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A few days ago, two friends and I were enjoying a light hearted conversation, laughing and gabbing about nothing in particular.  My ears perked up when I heard one of these women, describe herself as “annoying”.  I have heard her use the word to describe herself on several other occasions and each time, it felt raw and untrue.  On those earlier occasions, I may have let it slide or made a brief comment about the inappropriate label she was assigning to herself.  This time however, I asked her to please stop using the word to describe herself. The word doesn’t fit my image of her and if someone else thinks it does, she probably would benefit from limiting her time with them. I suggested that she change the word to something with a positive connotation. Something like fun, effervescent, and spunky.  Now those are characteristics that fit her personality. They’re positive, uplifting and convey a sense of who she truly is.

As we continued talking, the other woman in our trio gave an example of a time when she took a negative and turned it into a positive. She described an incident that occurred when she was about eight years old. Her dad was driving their car and her uncle was a passenger in the front.  She was in the back seat and apparently was thought to be asleep.  Although she doesn’t remember much of the conversation between the two men, she vividly recalls overhearing her uncle, her favorite uncle, say that she was a pain-in-the-ass.  Well, needless to say, she felt devastated and wondered how he could possibly think this of her.  After not much additional thought, she remembers saying to herself, well, if I’m a pain in the ass, I’m going to be a fun pain in the ass. Bam! With that decision made, she went on with the rest of her day and the rest of her life without dragging the negative comment and associated belief along with her. And, I am happy to say, she  continues to be a fun-loving person. 

Most of us are able to recall a similar event from our past and if you do while reading this, you know the feeling, the sting that negative words can hold, particularly when spoken by someone we hold in high regard.  During first grade, I remember being called a “butt-in-ski” by my first grade teacher. Apparently I “butted in” to ask a question while she was talking to another student. I recall being totally embarrassed and the memory lingered with me long after the event. 

Do you remember hearing or maybe even chanting the rhyme, Sticks and stones may break my bones but names can never hurt me?  It was, and continues to be, a lie, or an “untruth” as lies are often called today.  Making faces and calling people names often results in hurt feelings and ruined relationships.  Sometimes it’s due to miscommunication but whatever the intent, we need to take ownership for our part in the holding onto, changing or letting go of these words. On the flip side, It would also be wise to choose our words carefully and to understand they hold the power to hurt or heal.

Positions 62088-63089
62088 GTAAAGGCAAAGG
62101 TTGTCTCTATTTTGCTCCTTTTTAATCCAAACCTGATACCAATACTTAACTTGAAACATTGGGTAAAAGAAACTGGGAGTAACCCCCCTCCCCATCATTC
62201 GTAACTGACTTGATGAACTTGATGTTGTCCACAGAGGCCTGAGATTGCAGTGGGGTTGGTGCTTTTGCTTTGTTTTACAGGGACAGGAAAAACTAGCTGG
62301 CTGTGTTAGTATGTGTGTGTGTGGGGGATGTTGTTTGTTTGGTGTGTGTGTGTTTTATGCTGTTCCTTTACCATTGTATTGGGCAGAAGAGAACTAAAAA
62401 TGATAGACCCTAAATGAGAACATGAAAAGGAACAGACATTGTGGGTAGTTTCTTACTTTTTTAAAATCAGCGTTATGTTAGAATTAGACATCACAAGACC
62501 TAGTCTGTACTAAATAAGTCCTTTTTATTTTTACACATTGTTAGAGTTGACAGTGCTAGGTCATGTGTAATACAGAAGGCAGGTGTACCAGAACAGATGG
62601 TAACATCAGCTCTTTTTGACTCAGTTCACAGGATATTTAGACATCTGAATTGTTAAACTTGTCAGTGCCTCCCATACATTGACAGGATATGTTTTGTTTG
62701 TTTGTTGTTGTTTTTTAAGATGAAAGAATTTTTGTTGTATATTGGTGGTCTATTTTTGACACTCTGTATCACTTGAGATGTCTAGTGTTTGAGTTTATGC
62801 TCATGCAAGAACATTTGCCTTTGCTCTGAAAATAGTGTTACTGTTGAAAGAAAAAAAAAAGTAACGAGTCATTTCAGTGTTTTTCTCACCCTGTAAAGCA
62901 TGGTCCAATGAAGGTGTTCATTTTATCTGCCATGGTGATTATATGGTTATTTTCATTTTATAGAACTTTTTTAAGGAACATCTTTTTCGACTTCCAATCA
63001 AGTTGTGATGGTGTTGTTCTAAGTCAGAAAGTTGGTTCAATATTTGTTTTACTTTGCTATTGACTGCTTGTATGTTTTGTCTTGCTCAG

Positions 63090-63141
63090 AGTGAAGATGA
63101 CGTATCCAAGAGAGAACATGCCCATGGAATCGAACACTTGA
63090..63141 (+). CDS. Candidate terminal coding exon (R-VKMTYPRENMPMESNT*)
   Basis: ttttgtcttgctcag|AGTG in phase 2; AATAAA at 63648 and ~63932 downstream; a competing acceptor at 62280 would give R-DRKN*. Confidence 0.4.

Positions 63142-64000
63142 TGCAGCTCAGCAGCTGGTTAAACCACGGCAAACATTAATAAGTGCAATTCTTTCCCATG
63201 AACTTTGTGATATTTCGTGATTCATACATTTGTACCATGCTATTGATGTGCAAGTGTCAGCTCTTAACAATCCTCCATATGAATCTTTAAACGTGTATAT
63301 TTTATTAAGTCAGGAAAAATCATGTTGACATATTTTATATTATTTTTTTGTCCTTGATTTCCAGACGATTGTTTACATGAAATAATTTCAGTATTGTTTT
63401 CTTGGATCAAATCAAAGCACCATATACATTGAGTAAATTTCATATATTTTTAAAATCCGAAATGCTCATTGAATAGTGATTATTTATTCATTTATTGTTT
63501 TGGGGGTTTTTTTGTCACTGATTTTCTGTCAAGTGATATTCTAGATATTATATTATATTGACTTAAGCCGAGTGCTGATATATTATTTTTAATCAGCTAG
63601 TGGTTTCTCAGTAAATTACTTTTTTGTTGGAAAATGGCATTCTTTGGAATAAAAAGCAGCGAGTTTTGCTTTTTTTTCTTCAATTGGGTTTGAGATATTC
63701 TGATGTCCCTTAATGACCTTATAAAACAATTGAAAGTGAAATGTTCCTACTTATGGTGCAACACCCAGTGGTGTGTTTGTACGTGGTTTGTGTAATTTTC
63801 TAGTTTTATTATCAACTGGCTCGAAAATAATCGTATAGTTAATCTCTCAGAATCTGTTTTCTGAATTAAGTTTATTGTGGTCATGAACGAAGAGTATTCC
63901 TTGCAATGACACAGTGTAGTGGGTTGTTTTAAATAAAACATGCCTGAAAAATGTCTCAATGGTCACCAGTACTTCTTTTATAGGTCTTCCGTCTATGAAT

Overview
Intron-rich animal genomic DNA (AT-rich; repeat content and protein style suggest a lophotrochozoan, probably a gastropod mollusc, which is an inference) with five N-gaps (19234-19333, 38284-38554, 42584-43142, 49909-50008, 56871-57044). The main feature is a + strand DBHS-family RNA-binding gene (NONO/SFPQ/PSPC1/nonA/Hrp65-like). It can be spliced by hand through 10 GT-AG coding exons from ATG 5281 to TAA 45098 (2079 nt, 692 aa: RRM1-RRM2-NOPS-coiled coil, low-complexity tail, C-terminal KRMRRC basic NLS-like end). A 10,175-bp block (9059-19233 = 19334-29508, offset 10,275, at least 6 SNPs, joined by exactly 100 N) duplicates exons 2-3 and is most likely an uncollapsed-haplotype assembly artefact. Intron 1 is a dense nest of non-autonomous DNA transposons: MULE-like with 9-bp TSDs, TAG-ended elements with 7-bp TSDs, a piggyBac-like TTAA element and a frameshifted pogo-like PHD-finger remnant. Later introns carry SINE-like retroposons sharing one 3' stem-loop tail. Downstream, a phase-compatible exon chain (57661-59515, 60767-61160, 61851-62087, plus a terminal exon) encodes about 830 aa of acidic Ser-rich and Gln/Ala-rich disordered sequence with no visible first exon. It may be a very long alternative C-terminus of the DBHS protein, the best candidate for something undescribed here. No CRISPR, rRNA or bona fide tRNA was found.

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Comment by Arlene Rattan on December 14, 2014 at 7:59pm
Thanks Clark. Yes, it's been a while since I last heard the phrase as well. I'm guessing many <30 have never heard it.
Comment by A. Clark Gaither on December 14, 2014 at 6:43pm

I enjoyed reading this Arlene. You know, I was telling someone just the other day that I hardly ever hear "Sticks and stones may break my bones but names can never hurt me" anymore. It seems that most people want other people to be responsible for their feelings nowadays. Too many individuals are running around being offended by just about everything they don't like these days.

Comment by Arlene Rattan on December 14, 2014 at 4:35pm

Thanks Marcy. Yes, spunk is a great word to describe her personality. I think this is a skill that children can be taught...particularly when we know how they might be interpreting events. 

Comment by Marcy Travis on December 14, 2014 at 9:14am

So true Arlene! Thank you for sharing. I love that your friend at 8 years old decided to turn things around for herself! What spunk!

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